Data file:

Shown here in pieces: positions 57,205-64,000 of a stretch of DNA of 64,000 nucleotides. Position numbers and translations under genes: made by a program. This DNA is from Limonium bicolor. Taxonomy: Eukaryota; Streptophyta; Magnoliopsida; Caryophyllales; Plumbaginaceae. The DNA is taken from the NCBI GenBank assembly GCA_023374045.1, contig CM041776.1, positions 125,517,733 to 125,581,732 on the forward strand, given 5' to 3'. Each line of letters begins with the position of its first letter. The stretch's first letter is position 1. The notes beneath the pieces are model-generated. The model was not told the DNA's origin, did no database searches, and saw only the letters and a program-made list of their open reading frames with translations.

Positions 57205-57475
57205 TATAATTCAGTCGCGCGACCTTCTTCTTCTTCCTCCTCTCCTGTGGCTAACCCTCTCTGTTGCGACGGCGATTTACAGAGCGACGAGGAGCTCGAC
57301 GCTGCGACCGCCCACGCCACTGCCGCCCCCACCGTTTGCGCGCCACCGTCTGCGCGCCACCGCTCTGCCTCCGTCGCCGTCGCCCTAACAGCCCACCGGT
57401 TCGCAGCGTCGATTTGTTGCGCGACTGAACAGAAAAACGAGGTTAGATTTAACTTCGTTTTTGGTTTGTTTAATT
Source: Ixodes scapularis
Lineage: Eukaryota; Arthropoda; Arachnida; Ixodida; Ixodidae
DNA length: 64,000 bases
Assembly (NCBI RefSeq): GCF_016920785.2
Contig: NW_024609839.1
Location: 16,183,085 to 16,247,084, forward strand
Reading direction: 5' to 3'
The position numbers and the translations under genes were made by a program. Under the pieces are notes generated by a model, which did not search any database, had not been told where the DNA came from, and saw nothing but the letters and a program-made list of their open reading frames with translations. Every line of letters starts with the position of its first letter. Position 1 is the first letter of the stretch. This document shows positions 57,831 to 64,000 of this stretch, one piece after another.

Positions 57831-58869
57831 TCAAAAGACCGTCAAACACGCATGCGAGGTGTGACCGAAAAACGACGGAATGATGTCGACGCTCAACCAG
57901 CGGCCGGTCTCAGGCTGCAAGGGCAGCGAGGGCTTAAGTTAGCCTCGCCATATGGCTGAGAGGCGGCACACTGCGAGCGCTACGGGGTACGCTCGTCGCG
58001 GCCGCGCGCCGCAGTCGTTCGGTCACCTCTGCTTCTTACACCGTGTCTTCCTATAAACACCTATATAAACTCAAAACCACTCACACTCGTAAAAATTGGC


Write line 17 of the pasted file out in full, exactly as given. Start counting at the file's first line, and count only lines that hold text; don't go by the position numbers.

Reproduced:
58001 GCCGCGCGCCGCAGTCGTTCGGTCACCTCTGCTTCTTACACCGTGTCTTCCTATAAACACCTATATAAACTCAAAACCACTCACACTCGTAAAAATTGGC